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Debt Relief Act coming to an end in 2012

Posted on 13 January 2012 by Aaron Hofmann

2012 is a big year for home owners facing foreclosure. Currently, there is a federal tax break for homeowners who want to unload their homes for less than they paid for them. The Mortgage Forgiveness Debt Relief Act became effective in 2007 and has been extended through the end of 2012.

This has allowed owners selling their homes through a short sale to do so without having to pay tax on the amount their mortgage holders forgave them. That will end in less than a year, giving homeowners until the end of this year to get out from under their debt without facing tax consequences.

When you find yourself in financial distress, it’s good to know that you have options to foreclosure. Short sales are a way for homeowners to be proactive in selling their home and negotiating the terms with the bank. Foreclosure is something that is done to you and you really don’t have any say in the matter in when they will foreclose, whether they will forgive the debt and how it will be reported on your credit.

The Mortgage Forgiveness Debt Relief Act provides that forgiven debt in many of these situations is not taxable. The tax law has been a nice benefit to those who have lost their home and would have been faced with a tax bill, even after having lost their home.

The best strategy for anyone considering asking their bank for permission to do a short sale is to meet with a Certified Distressed Property Expert.

The worst thing to do is walk away from your home and force the mortgage holder to take back the property. A short sale is almost always a better option than foreclosure.

The tax change means that if a house is sold for $100,000 less than what’s owed on the mortgage, the seller would owe federal income taxes on that amount. If the seller is in the 15 percent tax bracket, they would owe the IRS $15,000. Since your state tax return is derived from your federal adjusted gross income, it would also be taxed at the state level in most states.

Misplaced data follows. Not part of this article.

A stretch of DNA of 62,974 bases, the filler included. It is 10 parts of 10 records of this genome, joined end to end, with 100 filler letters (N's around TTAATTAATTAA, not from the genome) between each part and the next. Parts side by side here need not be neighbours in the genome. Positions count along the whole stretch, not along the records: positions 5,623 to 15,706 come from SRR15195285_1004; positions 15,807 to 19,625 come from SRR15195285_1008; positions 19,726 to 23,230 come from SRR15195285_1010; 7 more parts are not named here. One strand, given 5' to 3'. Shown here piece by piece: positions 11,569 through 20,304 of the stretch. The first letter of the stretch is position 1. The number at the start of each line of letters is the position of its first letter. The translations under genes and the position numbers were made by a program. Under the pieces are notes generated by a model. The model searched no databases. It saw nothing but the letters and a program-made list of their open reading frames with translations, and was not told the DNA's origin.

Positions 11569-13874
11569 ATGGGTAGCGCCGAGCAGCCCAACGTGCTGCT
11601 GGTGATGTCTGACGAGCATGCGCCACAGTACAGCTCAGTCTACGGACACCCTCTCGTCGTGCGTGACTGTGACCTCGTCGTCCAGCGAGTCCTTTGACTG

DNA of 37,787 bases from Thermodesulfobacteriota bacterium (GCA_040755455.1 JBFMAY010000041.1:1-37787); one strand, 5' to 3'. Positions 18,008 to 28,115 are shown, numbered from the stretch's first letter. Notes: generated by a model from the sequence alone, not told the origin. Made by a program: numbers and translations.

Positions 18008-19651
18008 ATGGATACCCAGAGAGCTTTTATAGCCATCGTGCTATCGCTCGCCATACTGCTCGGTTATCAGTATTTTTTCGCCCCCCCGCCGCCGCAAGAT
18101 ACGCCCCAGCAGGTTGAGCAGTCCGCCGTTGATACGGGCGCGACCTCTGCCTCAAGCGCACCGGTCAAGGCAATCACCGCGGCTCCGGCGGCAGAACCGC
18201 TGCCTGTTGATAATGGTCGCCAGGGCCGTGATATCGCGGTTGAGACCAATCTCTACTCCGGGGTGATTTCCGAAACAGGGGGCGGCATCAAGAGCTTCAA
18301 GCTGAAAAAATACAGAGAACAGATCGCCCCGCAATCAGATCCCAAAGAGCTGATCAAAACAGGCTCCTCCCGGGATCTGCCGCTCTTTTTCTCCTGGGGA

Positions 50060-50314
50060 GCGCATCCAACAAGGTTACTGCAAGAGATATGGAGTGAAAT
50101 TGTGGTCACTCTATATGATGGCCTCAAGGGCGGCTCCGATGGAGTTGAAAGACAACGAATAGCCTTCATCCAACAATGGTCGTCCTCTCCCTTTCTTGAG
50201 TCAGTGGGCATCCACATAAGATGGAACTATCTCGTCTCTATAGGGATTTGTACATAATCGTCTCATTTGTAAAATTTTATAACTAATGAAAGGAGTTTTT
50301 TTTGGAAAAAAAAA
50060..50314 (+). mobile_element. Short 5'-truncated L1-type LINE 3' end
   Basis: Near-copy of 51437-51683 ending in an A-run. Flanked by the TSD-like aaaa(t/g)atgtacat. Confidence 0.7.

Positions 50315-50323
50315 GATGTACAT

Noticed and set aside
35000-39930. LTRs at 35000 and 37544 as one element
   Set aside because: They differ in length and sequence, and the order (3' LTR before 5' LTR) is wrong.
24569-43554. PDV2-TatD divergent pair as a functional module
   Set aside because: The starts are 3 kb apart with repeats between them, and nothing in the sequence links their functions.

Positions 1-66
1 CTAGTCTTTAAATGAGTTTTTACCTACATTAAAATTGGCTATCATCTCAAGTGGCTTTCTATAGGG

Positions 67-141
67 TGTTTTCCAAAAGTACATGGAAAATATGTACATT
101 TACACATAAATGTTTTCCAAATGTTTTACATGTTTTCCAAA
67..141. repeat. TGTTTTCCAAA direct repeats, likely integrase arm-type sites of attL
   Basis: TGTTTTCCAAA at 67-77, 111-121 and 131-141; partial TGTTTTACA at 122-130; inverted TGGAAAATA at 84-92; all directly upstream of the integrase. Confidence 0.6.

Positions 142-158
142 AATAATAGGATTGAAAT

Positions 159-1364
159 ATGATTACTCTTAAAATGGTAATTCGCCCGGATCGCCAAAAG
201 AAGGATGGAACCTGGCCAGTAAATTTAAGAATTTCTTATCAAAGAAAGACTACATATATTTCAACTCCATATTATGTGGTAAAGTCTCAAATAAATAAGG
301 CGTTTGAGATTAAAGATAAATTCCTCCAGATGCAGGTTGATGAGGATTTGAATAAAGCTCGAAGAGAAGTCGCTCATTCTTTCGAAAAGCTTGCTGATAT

In December, 42 out of 131 Smyrna Vinings homes, condos and townhomes were short sales or foreclosures, equating to 32% of all transactions.

Some real estate analysts think doing away with the tax incentive will sabotage the government’s efforts to gradually move people out of homes they can no longer afford.

Almost every client I meet with asks about receiving a 1099 if they do a short sale. What they need to realize is, the IRS will require the 1099 to be issued for forgiven debt whether from a short sale or foreclosure. The important fact to note is whether you will be covered by the Mortgage Forgiveness Debt Relief Act by doing a short sale before the end of the year or procrastinating and risking that the short sale doesn’t get completed until next year when the law is no longer in effect.

Do yourself a favor and don’t procrastinate. Contact us today to see what your options are in avoiding a Smyrna Vinings foreclosure.

Aaron Hofmann

Keller Williams Realty Cityside – Short Sales

C: 770-653-9601


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